Sydney McLaughlin-Levrone gave a breathtaking performance at Hayward Field, kneeling just past the finish line, her hand covering her mouth in shock as her eyes locked onto the television screen. She has just shattered her own 400-meter hurdles world record—her fifth since June 2021.

“I couldn’t believe it,” McLaughlin-Levrone said. “I wasn’t expecting that time at all.”

At the U.S. Olympic Trials on Sunday, McLaughlin-Levrone shattered expectations in her signature event. She outran eight of the nation’s top 400-meter hurdlers, finishing in 50.65 seconds. This time shaved three hundredths of a second off her previous record and was nearly two seconds faster than any other runner in the world this year.

To appreciate McLaughlin-Levrone’s achievement, consider that her time was faster than four of the nine women in the open 400-meter finals at the Trials, a race without hurdles.

“She broke the world record, and we’re not even surprised anymore,” said Dalilah Muhammad, the 2016 Olympic champion and the last person to beat McLaughlin-Levrone in a 400 hurdles race. “She’s an extraordinary talent, truly one of a kind.”

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This new record solidifies McLaughlin-Levrone as the favorite to retain her Olympic title this summer in Paris. Her dominance is comparable to Tiger Woods in golf, Serena Williams in tennis, and Michael Phelps in swimming.

Jasmine Jones, a USC senior who finished third in Sunday’s 400 hurdles final, called McLaughlin-Levrone “an inspiration” and said she prepared for the season by reading the world record holder’s autobiography. Competing alongside McLaughlin-Levrone made Jones feel that her idol was more approachable.

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McLaughlin-Levrone’s potential was clear even before she could drive. By age 16, the New Jersey native had already won her first Gatorade high school athlete of the year award, set high school records, and made her first U.S. Olympic team.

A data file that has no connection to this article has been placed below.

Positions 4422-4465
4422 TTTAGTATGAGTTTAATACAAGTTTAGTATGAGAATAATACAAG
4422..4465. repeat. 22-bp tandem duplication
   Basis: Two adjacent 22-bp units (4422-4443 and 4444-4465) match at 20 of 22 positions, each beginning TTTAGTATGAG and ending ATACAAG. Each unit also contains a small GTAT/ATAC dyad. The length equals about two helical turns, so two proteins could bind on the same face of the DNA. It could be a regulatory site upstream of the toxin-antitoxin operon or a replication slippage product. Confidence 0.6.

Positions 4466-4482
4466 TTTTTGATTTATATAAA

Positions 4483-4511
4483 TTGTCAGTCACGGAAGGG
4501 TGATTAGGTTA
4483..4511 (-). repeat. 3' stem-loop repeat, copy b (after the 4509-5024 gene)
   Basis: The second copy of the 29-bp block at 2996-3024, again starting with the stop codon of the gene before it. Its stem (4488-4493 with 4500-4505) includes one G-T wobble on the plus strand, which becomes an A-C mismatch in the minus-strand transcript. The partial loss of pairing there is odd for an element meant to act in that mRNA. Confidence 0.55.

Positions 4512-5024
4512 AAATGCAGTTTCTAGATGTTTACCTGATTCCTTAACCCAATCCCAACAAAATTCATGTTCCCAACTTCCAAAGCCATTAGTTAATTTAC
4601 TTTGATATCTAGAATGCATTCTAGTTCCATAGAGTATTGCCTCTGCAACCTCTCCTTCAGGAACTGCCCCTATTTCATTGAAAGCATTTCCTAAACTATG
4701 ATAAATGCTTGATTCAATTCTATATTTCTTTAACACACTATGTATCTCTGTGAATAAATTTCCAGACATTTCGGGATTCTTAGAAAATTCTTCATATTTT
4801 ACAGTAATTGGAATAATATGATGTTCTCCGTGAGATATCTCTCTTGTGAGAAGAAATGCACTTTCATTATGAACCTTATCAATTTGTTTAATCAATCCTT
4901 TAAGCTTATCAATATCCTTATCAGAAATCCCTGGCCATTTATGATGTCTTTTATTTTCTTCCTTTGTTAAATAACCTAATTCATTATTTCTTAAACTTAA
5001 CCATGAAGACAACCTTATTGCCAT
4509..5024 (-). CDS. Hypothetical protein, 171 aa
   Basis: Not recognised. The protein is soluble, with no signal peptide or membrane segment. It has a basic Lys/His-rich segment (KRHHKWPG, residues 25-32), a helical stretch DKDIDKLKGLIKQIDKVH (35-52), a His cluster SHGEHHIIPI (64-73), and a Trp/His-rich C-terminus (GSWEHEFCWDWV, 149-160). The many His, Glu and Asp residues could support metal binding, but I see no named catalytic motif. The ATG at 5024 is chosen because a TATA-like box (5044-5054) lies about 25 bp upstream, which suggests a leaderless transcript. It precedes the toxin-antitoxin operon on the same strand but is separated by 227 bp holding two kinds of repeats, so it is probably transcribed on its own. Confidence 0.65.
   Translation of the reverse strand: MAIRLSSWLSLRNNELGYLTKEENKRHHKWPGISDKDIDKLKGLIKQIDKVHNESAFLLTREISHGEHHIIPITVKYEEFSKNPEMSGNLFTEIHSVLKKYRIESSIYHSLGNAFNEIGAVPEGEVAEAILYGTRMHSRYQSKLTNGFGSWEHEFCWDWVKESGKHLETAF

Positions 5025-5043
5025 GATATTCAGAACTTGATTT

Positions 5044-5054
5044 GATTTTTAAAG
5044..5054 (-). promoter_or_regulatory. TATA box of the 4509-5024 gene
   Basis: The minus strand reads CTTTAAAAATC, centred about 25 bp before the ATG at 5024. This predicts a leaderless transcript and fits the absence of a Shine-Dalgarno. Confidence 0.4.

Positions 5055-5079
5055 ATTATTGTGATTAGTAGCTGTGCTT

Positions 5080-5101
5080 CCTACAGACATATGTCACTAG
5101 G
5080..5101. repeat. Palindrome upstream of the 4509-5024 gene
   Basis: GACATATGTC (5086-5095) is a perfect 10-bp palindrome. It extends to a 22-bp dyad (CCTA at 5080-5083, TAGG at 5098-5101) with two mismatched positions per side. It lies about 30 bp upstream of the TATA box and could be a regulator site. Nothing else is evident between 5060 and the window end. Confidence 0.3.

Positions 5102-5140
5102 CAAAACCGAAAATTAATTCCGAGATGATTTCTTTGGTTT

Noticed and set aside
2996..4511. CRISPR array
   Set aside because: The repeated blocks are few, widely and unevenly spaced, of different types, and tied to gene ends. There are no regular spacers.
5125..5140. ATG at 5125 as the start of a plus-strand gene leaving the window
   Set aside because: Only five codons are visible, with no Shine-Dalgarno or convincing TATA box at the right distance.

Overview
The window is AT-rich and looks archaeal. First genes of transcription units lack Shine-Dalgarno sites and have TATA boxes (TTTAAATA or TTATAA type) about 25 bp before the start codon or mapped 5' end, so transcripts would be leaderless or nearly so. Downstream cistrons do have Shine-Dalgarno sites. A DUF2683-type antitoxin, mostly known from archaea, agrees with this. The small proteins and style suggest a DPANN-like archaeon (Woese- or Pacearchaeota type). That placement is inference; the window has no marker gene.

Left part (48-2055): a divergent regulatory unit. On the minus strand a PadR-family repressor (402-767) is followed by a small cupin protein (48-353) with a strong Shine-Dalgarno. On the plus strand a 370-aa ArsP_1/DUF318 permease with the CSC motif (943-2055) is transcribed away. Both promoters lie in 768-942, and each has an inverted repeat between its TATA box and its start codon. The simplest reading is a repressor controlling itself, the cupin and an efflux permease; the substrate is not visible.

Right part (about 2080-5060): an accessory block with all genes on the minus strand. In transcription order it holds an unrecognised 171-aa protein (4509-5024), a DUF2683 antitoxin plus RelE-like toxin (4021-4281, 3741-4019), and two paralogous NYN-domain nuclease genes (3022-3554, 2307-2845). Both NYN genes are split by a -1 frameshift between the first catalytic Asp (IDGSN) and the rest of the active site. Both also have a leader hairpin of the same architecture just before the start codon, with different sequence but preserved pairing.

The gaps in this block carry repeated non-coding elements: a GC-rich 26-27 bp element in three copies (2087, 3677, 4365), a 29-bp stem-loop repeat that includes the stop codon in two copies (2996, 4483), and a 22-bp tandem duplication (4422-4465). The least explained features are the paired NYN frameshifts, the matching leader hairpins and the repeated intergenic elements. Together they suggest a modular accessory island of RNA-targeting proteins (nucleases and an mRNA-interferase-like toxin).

One of the few current 400-meter hurdlers to have beaten McLaughlin-Levrone is Shamier Little, a fellow U.S. Trials finalist. Little won at Junior Nationals when McLaughlin-Levrone was a 14-year-old prodigy.


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Unlike many teen phenoms who fail to meet expectations, McLaughlin-Levrone has consistently excelled. When she turned pro after her freshman year at Kentucky, Dalilah Muhammad had just begun running under 53 seconds. McLaughlin-Levrone built on that success, inspiring a generation of young hurdlers to run 52s and 53s alongside her.

Her competitors attribute her greatness to a combination of speed, endurance, and hurdling technique. Earlier this season, McLaughlin-Levrone ran the 200 meters in 22.07 seconds and the open 400 in a world-leading 48.75 seconds, qualifying her for the Olympics in either event had she chosen to compete in both.

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“I prefer to focus on one event,” McLaughlin-Levrone said. “I like to perfect one thing at a time.”

How fast could McLaughlin-Levrone run in Paris?

“I think she can break 49,” Muhammad said.

McLaughlin-Levrone acknowledged this long-term goal, adding that she believes there is room for improvement in her technique, which could lead to even faster times.

“There’s something thrilling about figuring out how to surpass history,” she said on Sunday.